Posted by Jonathan
‘But then we’ve just gone and got a Playstation 2’.
‘Oh, really, young Jack? And how are you finding it compared to the original?’
‘Oh, much better! For a start, it’s much smaller so you can carry it about in your pocket’.
‘So you can play DVDs on the bus?’
‘Well I don’t catch buses- but I can play them in my dad’s car, down the shopping mall- anywhere! And it’s got an integrated ethernet port, you know, and a modem connection for online gaming, and-‘
As my 10 year old cousin Jack breathlessly extols the virtues of his new (and no doubt very expensive) toy I nod in what I hope is a sage, avuncular fashion, while hoping it is not too obvious that not only do I have no idea what an ethernet port may be when it is at home, but that my lifetime experience of video games extends to a brief flirtation with a flatmate’s portable Pac-Man machine sometime in the early 90s- back when ‘portable’ meant anything you could plug into the wall that was smaller and lighter than a housebrick.
Well, OK, that is not entirely true. In the early 80s there was the odd visit to the Plaza Amusements on Fenham’s West Road to feed primitive Space Invader machines with precious pocket-money 10p pieces, and later on, when we had paper-round wages burning holes in our pockets and were allowed to get the bus on our own into the seething metropolis that was Newcastle City Centre, there were a couple of hot, sweaty Saturday afternoons spent fighting for a place at the line of tiny screens up above the badminton courts at Eldon Square sports centre, where you could zap incredibly lifelike 3D spaceships out of the cosmos to your heart’s content, at least until your three lives ran out and you had to hand the plastic gun over to the next set of clammy adolescent palms wielding a 50p piece to push into the slot.
But the truth is I never really got into these new-fangled amusements. In fact we were a bit snooty about them in our house, possibly because we couldn’t afford the bulky technology you needed to play them with. Our cousin Neil’s house, on the other hand, was full of the attendant vulgar paraphernalia, and on one memorable weekend visit we tiptoed aloofly around the assorted green blinking computer screens and tangled wires, while our hosts attempted vainly to interest us in blasting tiny technicolour aliens out of the North Tyneside sky with their personalised joysticks. Back at our spartan, book-strewn home our dad biroed a screen full of spacemen onto the underside of a man-size hanky box and handed it to my sister, mimicking Uncle Stuart’s humourless monotone: ‘Here love, see if you can get ten thousand on that!’.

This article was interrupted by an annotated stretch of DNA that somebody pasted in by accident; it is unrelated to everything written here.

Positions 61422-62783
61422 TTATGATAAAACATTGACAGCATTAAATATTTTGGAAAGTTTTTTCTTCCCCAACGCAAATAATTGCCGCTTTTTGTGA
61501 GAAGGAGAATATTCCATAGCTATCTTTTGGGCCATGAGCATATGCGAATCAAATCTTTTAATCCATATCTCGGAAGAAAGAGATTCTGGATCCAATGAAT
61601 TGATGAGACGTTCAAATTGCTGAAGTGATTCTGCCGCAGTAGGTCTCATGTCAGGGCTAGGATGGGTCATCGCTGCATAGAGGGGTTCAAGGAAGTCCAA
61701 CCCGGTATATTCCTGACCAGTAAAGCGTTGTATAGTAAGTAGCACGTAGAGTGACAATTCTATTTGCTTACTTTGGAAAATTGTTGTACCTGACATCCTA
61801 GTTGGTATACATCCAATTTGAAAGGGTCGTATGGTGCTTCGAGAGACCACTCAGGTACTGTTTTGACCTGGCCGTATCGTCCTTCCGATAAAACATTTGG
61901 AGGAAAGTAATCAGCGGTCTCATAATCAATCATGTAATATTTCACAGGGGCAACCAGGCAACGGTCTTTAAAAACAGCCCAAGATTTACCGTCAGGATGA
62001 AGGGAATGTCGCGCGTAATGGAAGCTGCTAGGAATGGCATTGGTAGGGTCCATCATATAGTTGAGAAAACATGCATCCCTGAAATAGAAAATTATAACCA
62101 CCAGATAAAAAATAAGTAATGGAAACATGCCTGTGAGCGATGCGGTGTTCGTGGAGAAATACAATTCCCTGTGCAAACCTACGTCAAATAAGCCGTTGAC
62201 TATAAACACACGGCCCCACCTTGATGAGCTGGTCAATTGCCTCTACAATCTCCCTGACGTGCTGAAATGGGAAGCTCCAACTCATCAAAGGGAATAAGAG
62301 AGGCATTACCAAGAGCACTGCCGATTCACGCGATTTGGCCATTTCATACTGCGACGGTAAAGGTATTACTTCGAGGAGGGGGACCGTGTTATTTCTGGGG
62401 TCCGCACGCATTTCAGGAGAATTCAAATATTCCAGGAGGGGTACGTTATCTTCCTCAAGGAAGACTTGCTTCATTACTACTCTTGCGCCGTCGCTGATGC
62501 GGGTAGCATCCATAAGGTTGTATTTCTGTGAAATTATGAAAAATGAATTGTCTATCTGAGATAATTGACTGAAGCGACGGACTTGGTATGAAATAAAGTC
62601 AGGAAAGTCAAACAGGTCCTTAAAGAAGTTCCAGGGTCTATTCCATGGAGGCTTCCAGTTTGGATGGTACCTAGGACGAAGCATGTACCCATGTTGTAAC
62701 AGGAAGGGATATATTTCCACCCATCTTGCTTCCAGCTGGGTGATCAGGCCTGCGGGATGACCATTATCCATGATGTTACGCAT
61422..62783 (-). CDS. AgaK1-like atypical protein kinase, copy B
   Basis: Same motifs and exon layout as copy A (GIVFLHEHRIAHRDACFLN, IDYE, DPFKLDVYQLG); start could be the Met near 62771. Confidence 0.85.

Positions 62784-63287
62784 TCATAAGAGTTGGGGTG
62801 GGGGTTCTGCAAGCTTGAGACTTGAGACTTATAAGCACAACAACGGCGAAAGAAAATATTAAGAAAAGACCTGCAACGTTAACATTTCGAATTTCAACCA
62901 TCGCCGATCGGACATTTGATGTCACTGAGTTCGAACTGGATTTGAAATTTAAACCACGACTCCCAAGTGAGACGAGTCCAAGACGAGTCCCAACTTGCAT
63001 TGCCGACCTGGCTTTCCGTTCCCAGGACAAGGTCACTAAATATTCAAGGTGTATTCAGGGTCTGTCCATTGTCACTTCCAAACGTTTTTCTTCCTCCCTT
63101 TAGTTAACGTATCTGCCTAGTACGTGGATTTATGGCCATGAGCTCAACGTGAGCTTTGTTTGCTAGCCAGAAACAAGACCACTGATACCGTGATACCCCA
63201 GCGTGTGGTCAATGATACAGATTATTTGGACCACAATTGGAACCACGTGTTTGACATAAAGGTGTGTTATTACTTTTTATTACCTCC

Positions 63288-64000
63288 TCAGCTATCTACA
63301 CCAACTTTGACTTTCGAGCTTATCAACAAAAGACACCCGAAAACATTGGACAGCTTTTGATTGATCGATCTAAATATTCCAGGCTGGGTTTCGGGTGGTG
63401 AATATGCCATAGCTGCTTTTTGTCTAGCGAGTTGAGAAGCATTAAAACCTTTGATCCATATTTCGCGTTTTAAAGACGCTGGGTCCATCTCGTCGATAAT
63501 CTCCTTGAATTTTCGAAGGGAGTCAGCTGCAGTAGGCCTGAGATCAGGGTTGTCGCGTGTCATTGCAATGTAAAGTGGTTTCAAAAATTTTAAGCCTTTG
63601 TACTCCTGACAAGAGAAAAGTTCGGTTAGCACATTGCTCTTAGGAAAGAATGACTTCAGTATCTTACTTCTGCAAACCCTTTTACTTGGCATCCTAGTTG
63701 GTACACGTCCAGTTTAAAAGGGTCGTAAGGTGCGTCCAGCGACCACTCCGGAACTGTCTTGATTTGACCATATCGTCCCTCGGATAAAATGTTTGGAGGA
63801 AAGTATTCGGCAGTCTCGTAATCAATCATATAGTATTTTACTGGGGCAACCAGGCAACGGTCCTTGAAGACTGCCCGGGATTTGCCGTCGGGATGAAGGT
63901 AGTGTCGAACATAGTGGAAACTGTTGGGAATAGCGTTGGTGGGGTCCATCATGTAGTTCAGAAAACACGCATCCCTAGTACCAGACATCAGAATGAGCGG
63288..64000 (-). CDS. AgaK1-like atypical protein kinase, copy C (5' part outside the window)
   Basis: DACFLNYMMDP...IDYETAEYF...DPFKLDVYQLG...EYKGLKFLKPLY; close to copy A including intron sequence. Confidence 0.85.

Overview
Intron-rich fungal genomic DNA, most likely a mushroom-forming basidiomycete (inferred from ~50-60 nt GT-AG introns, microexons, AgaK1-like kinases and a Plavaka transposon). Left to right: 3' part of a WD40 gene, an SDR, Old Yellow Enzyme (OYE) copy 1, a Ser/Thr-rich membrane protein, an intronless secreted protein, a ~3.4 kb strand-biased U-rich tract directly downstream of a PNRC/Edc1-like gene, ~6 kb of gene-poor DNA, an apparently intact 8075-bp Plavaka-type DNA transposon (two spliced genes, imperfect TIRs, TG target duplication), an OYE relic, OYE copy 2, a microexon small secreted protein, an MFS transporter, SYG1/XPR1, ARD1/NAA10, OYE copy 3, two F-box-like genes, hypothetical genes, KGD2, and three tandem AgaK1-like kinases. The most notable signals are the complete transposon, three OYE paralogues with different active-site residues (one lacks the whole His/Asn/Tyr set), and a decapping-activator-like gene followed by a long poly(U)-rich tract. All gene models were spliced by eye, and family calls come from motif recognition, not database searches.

The cardboard space invaders was the nearest our house ever saw to an Atari set. I contented myself with subbuteo and paperbacks and grew into a pallid twentysomething with a thorough grasp of Sartre but no command whatsoever of a joystick. The advent of Playstation, Nintendo and the X-box passed me by- and now cousin Jack, just like cousin Neil 20 years before him, flummoxes me with his new-fangled talk of ethernet cables and interactive fantasy gaming.
And neither will it stop there. Now I have a child of my own- a darling, innocent one-and-a-half year old named Frank. But just how long can this innocence remain, in today’s hi-tech, gadget-dependent world? Already we have had to buy the little feller his own TV remote control (without batteries in, mind) to stop him grabbing a hold of the real one and turning over to the Welsh-speaking channels when we’re not looking- and he is showing a dexterity beyond his years at the outsize buttons of his various musical baby toys. How long before our precious baby is coming home from school and demanding a Playstation X-Box Five, just like the ones everyone else in his class have got? And will we be strong enough (or like my own parents, just downright skint enough) to stand firm and tell the boy there is no need for such new-fangled, obesity-inducing flim-flammery while there are perfectly good climbing trees in the field outside, and a pile of wooden planks in the back yard that can be fashioned, with the aid of the sort of basic carpentry skills one picks up at the Boy Scouts, into a serviceable go-cart that will be the pride of the neighbourhood?
We’re fooling ourselves of course. Looking out on the back field this summer evening I see the trees are strangely bereft of clambering pre-adolescents, and I don’t suppose any of us have seen a go-cart since 1975. All the local kids, like my cousin Jack, are presumably ensconsed in their bedrooms, little thumbs going thirteen-to-the-dozen at the controls of their Playstation Twos. It seems sad. A loss of innocence.